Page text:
U.S. Rep. Liz Cheney did not rule out a presidential run in two years during a Sunday interview.
In an interview with ABC News on Sunday, Cheney said she would “make a decision about (2024) down the road.”
“I think about it less in terms of a decision about running for office, and more in terms of, you know, as an American – and as somebody who’s in a position of public trust now, how do I make sure that I’m doing everything I can to do the right thing; to do what I know is right for the country, and, and to protect our Constitution,” she said.
Cheney is seeking election to her fourth term in the U.S. House and she faces four opponents in the Aug. 16 GOP primary for the office.
Among her opponents is Harriet Hageman, a Cheyenne attorney who has won the endorsement of former President Donald Trump.
Support for Trump has been a major issue in the race.
Hageman has backed Trump and offered supportive remarks about his claims the 2020 election was rigged.
Cheney, on the other hand, has spoken against Trump since the 2020 election, has been a vocal critic of his claims the election was rigged and voted for his impeachment on allegations he incited the Jan. 6, 2021 riot at the U.S. Capitol. She is the vice chair of the House committee looking into the facts surrounding the riot.
“I will do everything I can to ensure that the former president never again gets anywhere near the Oval Office,” she told reporters after losing her House leadership position in May 2021.
Whether her role on the committee will motivate voters to support her in a presidential race remains to be seen.
A June ABC News/Ipsos poll showed that a majority of those questioned believe Trump should be charged with a crime for his alleged role in the riot. and are at least somewhat following the Jan. 6 hearings.
In her interview Sunday, Cheney said the committee could make multiple criminal referrals, including of Trump.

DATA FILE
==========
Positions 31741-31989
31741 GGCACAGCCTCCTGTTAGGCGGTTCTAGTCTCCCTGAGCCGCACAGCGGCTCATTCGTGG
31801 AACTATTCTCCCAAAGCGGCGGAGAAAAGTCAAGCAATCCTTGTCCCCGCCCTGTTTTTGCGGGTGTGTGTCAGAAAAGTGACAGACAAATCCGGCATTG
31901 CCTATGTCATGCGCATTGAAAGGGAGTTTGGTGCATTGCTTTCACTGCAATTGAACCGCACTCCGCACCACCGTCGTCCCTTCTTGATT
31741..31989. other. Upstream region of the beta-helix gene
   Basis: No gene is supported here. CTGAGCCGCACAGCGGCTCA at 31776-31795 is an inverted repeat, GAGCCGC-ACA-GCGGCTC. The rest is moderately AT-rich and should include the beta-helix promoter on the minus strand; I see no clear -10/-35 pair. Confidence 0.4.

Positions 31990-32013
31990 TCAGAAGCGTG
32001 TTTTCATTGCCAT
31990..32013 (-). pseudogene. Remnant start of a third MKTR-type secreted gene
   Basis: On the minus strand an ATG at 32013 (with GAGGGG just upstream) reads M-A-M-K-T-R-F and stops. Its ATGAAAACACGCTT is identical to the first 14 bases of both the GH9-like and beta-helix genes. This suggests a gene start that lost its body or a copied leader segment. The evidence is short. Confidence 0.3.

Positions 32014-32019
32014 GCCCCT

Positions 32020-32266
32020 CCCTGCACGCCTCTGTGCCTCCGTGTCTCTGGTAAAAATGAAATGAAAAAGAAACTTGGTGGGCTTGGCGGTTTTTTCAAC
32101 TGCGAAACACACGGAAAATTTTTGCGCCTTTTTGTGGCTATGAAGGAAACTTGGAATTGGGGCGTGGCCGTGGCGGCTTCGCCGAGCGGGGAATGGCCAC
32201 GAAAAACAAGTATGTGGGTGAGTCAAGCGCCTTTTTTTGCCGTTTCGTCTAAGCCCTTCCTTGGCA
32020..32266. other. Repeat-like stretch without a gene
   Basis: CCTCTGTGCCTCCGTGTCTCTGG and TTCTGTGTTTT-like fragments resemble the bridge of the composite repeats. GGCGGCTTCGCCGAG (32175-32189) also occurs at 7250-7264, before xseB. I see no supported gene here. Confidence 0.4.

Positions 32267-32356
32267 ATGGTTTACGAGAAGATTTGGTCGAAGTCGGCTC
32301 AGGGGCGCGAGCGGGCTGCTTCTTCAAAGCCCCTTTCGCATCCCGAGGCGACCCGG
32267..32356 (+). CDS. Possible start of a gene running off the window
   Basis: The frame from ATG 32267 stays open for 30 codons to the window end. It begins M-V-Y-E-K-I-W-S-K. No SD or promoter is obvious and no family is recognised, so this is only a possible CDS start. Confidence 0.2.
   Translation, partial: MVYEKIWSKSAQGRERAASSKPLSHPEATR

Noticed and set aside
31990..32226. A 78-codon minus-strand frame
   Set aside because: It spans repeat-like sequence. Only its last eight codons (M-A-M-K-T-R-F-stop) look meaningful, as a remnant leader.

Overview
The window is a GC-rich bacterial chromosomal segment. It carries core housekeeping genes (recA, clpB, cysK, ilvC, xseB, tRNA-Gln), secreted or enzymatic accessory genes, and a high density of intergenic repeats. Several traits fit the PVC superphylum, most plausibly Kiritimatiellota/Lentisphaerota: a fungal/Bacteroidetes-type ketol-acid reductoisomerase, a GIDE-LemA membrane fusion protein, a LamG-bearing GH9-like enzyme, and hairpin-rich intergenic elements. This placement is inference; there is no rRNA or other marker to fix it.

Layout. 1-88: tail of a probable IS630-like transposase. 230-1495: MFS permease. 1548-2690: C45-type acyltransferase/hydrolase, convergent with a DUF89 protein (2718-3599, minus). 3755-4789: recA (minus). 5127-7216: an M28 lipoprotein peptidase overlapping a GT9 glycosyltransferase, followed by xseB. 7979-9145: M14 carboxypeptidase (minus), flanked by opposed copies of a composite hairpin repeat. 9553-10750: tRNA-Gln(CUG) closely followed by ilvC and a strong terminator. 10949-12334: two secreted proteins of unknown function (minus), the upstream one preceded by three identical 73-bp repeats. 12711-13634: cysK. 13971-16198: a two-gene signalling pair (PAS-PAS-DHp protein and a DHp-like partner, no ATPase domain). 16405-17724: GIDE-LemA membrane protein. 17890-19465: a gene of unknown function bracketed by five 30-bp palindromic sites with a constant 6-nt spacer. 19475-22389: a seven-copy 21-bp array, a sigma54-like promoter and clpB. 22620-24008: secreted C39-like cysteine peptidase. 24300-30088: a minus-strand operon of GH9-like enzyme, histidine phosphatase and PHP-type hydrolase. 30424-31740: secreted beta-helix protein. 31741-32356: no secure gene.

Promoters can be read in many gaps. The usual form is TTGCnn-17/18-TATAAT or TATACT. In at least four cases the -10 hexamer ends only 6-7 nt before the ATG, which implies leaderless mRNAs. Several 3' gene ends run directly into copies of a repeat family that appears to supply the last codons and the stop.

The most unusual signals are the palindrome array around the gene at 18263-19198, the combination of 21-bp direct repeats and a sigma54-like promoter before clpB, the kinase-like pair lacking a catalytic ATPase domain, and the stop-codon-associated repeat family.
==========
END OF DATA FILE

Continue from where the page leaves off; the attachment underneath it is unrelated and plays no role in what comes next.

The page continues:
“We’ll make a decision as a committee about it,” she said. “The Justice Department doesn’t have to wait for the committee to make a criminal referral, and there could be more than one criminal referral.”
If Cheney enters the 2024 presidential race, there is speculation she would face Trump in the primary. She said Republican Party “can’t survive” if Trump is the chosen nominee in 2024.
But polls indicate Republican voters don’t agree.
For the last year, Trump has been the top GOP candidate in polls regarding the 2024 election. In a poll released Friday by Emerson College, Trump led the GOP primary field, with Florida Gov. Ron DeSantis, who is regularly touted as a top alternative, trailing the former president by well over 30 points.
This poll included 1,271 registered voters and a margin of error of plus or minus 2.7% points. Those surveyed also supported Trump in a potential rematch against President Joe Biden.
A Morning Consult survey released June 26 found that only 1% of Republicans would back Cheney in the primary. Other polls have shown her support to be in the single digits.
On Monday morning, Trump lashed out against Cheney on Truth Social in response to her ABC interview.
“Warmongering and despicable human being Liz Cheney, who is hated by the great people of Wyoming (down 35!), keeps saying, over and over that HER Fake Unselect Committee may recommend CRIMINAL CHARGES against a President of the United States who got more votes than any sitting President in history,” Trump said.
The “down 35” comment is a reference to polls commissioned by groups supporting Hageman that showed among those questioned, she held a lead of 30% to 35% in her race against Cheney.
Typically, major presidential candidates start declaring their candidacy about six months to one year before the primary elections start. If Cheney were to follow this timeline in a theoretical presidential run, she might declare her candidacy in less than one year from now.
For now, Cheney said she is focusing on winning the upcoming primary and the committee studying the U.S. Capitol riot.
“Those of us who believe in Republican principles and ideals have a responsibility to try to lead the party back to what it can be,” she said.